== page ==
Alps and Arcs by
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(76 Stories)

Prompted By Children's Books

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I still have a stack of some of the books that sat on my shelf as a child. I just can’t part with them. My very favorite was Heidi by Johanna Spyri.

There are a few others I no longer have but still remember vividly…a Hopalong Cassidy book that you read while listening to the 78 RPM record, and whenever his horse, Topper, would whinny, that’s when you’d turn the page.

Another book that’s missing that I wish I still had is The Ugly Ducking. Because I just discovered something about it that makes it particularly interesting to me.

I’ve been working on my memoir for years…not so much with the expectation of getting it published but to help me make sense of my topsy-turvy life. I just wanted to write it. But I also wanted to write it right. I’ve participated in workshops, read countless memoirs and how-to books (surprisingly, at least to me, Stephen King’s On Writing being one of the best!), visited innumerable websites to that end, and the one thing that has eluded me is my ability to nail what’s known as the “narrative arc.” As we Retrospecters all know, a well-conceived arc is what makes every story ultimately satisfying.

A typical arc looks like this:

Try as I might to squeeze my story into that shape, it was impossible. There are a few variations but still, no dice…until I found this. Turns out my arc most closely resembles the Hans Christian Andersen classic, The Ugly Duckling. written in…1844! Here’s what that looks like:

 

Now that makes a little more sense! There’s even a name for it: The “double man-in-the-hole” arc. Whatever. But now I have faith in what I’m doing. My arc does make sense…as proven by millions upon millions of readers!

 

Studying fairy tales reveals pretty much every arc there is…seems there’s nothing new under the sun.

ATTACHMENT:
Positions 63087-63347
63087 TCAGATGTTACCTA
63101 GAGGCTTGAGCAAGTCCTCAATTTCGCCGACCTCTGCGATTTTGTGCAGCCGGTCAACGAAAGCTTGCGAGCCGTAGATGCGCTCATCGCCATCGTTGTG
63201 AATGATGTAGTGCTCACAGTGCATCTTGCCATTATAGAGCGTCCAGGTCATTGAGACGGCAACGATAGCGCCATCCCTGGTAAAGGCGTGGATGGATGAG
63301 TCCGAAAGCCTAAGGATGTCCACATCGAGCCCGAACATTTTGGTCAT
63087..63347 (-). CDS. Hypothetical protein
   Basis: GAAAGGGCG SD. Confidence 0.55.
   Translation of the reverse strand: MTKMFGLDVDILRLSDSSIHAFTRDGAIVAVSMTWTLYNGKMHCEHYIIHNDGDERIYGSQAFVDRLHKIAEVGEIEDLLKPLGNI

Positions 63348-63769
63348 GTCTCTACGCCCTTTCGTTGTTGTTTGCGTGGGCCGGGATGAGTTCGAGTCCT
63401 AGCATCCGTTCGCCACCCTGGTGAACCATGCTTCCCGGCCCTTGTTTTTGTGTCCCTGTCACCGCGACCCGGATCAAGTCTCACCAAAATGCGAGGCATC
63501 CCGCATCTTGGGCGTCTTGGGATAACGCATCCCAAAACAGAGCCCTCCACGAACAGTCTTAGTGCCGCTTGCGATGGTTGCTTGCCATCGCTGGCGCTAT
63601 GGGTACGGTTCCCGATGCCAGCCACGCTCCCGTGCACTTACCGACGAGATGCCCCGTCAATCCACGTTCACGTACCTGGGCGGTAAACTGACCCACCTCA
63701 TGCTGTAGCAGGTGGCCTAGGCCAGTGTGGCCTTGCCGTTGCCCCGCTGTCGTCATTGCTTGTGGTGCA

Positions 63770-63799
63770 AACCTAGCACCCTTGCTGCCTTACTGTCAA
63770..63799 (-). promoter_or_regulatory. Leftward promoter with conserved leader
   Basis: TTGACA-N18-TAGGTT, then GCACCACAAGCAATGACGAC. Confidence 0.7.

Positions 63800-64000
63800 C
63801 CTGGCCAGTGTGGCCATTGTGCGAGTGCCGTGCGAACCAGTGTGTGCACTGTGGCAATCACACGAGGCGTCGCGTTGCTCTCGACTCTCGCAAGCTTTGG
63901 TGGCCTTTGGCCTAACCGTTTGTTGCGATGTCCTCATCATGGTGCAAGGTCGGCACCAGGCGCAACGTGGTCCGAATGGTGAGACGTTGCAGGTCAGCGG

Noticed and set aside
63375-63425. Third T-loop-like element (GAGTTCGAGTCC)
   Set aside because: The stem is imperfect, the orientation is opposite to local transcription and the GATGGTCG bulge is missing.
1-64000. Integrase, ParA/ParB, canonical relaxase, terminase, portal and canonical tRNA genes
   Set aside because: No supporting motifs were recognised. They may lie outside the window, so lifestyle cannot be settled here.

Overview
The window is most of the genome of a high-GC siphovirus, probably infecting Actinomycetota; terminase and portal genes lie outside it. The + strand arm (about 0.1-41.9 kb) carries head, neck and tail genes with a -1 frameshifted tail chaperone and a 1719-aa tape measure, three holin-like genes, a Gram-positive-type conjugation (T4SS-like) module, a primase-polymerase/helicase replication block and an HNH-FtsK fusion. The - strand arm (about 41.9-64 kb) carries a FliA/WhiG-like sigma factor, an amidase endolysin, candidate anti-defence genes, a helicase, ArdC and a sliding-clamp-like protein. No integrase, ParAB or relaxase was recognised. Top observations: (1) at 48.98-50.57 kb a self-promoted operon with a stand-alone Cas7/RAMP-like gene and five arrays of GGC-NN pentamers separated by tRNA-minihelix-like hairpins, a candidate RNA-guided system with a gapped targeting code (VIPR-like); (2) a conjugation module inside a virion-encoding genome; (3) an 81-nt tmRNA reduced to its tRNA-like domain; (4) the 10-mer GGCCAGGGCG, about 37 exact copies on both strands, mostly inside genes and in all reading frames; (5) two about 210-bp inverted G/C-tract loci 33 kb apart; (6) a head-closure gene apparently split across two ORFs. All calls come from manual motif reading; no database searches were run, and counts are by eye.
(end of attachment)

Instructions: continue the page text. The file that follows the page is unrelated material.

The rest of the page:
Speaking of which, here’s what Kurt Vonnegut has to say about one of our old favorites, now thankfully out-dated.

https://www.youtube.com/watch?v=oP3c1h8v2ZQ

Profile photo of Barbara Buckles Barbara Buckles
Artist, writer, storyteller, spy. Okay, not a spy…I was just going for the rhythm.

I call myself “an inveterate dabbler.” (And my husband calls me “an invertebrate babbler.”) I just love to create one way or another. My latest passion is telling true stories live, on stage. Because it scares the hell out of me.

As a memoirist, I focus on the undercurrents. Drawing from memory, diaries, notes, letters and photographs, I never ever lie, but I do claim creative license when fleshing out actual events in order to enhance the literary quality, i.e., what I might have been wearing, what might have been on the table, what season it might have been. By virtue of its genre, memoir also adds a patina of introspection and insight that most probably did not exist in real time.

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Characterizations: funny, right on!, well written

Comments

  1. Khati Hendry says:

    I have held onto old books too. Heidi didn’t make my list (I don’t still have a copy), but was also deeply affecting. I wonder if the double arc is the same as the classic movie plot of “ boy gets girl, boy loses girl, boy gets girl”, with an extra “boy loses girl, boy gets girl” thrown in. Anyway, navigating the the ups and downs of the sea of life is always a challenge, and bringing the shore into sight satisfying. Writing seems to help bring perspective and maybe make the shoreline more visible.

    • Khati, you are so right about the process of writing! My own arc was really more about figuring out who I was and why than it was about finally finding the right partner. As actors are wont to say, “What’s my motivation?” Once I figured that out, everything fell into place…in the writing, and in real life.